'If you can't see it you can't be it': An interview with women’s sports journalist, Jen Offord
Ahead of the World Cup, we talked to sports blogger extraordinaire Jen Offord, who gave us some insight into the world of women’s sports. Jen’s sports blog, Inspireajen, which she launched during the 2012 Olympics, has received international press coverage and she is co-host of the Standard Issue podcast. Jen discusses her passion for sports and fitness, trying out every Olympic discipline and cycling across America on a bicycle called Beyoncé.
When did you first gain an interest in sport and what made you decide to become a sports writer?
As the youngest of three children and the only girl, I was subjected to a lot of football in my early years, but other than a passing interest in the woes of Charlton Athletic, I had little interest in sport until the 2012 Olympics. It was a really special time to be in London and I found myself so inspired by the athletes and the spirit around the games that I decided to take on this challenge of trying all the Olympic Disciplines and writing a blog about it. The blog did quite well and when it was over I didn't want to leave this new world I'd discovered behind, so I decided to leave my job in the Civil Service and give writing a go as a job.
Through your writing and podcasting with Standard Issue, you've shed a wealth of light on the world of women's sports, a topic that takes up just 7% of all sports media coverage in the UK. What have been your highlights and what is your view on the current state of coverage of women's sports in the UK media?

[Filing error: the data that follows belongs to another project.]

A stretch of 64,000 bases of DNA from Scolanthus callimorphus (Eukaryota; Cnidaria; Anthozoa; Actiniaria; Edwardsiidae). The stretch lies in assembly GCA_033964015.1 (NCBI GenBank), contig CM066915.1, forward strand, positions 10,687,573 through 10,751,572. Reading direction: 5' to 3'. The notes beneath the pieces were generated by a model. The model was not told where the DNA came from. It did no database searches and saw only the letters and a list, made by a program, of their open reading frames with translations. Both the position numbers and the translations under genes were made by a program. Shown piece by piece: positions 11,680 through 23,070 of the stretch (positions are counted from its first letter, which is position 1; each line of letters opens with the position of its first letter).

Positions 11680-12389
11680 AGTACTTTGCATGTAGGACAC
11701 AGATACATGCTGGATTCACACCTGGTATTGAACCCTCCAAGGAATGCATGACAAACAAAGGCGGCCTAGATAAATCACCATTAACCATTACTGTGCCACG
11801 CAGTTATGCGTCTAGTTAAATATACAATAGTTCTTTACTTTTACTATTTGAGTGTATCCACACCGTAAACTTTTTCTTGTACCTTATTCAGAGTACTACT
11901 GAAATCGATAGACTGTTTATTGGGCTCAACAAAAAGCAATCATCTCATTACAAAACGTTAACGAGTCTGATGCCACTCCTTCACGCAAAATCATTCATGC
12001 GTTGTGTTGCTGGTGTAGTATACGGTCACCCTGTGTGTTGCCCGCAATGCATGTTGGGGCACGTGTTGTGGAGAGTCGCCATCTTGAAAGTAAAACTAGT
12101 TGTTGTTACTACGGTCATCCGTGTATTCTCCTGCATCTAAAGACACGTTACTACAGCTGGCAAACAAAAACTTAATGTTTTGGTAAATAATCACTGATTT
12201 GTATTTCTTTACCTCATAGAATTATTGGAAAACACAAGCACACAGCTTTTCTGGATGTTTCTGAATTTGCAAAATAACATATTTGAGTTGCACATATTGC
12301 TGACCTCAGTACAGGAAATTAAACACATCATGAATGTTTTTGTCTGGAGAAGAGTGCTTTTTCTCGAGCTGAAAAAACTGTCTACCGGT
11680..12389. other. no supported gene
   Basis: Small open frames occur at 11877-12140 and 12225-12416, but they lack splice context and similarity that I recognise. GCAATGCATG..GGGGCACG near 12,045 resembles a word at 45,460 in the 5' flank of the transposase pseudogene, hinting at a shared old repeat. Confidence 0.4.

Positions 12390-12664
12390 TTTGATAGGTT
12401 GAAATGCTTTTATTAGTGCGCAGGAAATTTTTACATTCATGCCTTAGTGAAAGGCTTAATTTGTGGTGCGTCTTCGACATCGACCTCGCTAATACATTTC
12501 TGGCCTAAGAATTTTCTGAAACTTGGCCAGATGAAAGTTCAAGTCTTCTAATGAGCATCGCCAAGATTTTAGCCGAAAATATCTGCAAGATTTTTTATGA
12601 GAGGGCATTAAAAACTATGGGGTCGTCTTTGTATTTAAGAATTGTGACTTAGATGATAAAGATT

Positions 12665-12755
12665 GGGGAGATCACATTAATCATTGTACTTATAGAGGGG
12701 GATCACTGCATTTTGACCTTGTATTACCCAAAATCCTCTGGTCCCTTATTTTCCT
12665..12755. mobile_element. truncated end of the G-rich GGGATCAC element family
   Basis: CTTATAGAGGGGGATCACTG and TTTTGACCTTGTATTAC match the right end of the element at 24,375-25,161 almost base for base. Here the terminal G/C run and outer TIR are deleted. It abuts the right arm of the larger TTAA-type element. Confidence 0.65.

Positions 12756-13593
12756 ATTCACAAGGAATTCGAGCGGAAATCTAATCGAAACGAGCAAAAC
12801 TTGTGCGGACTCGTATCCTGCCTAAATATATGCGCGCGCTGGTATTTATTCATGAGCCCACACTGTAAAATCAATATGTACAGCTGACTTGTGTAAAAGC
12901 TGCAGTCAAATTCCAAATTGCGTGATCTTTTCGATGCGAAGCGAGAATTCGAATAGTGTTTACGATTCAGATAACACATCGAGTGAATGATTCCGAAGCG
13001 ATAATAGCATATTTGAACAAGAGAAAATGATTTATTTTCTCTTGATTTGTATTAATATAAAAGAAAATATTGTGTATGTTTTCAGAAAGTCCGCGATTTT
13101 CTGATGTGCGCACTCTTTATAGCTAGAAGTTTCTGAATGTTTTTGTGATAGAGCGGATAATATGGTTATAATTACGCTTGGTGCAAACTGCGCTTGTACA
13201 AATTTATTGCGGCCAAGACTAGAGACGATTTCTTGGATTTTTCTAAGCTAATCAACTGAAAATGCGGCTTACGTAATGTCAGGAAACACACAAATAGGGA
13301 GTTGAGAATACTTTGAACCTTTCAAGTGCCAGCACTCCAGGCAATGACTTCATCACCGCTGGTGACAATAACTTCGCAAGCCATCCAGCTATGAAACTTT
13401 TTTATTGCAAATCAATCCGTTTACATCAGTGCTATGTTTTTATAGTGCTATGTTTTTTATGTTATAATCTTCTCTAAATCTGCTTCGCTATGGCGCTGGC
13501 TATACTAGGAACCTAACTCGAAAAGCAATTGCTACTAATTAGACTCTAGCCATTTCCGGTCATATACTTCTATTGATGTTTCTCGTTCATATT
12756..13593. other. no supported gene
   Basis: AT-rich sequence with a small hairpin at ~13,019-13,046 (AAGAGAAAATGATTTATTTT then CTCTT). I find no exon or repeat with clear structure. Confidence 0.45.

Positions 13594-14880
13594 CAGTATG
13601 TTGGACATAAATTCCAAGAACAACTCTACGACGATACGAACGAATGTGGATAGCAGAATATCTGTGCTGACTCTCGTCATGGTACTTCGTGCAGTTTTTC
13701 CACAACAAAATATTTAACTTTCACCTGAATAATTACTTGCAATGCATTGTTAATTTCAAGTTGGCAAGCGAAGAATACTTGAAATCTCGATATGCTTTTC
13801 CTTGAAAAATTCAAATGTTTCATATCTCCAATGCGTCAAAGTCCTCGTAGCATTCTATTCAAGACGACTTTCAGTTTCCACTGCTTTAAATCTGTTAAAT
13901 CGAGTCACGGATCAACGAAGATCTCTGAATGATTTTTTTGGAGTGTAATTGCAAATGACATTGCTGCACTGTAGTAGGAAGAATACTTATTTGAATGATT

The Olympics are an obvious choice, not just because of my own interest in them, but because it's one of the rare events where women's sport gets the same platform as men's sport. It also gives you an opportunity to watch a really diverse range of sports including sports which I think are chronically under-funded at an elite level in the UK, like basketball and handball, which wouldn't ordinarily get much coverage here. It's great to think that a young girl might be inspired by a professional basketball player from the WNBA, for example, and go out and give it a go. I also think that Channel 4's coverage of the Women's Euros last year was fantastic and really proved the market for women's sports really does exist.
The current state of coverage of women's sport in the UK is dire. 7% just isn't enough, and it's so important to have that coverage in order to inspire more girls to play, widening the talent pool and developing the elite side of women's sport. But at grassroots level, it's also hugely important. If you can't see it you can't be it, and the absence of any women at all from the recent Forbes Sports rich list proves that women are still not being welcomed into this world by the industry. This isn't about "we got the vote now we want to go mountain biking" it's about inspiring young people not just to pursue careers in sport but to improve their health by being active and the latter point makes this an issue that to my mind, politicians and policymakers should be far more interested in.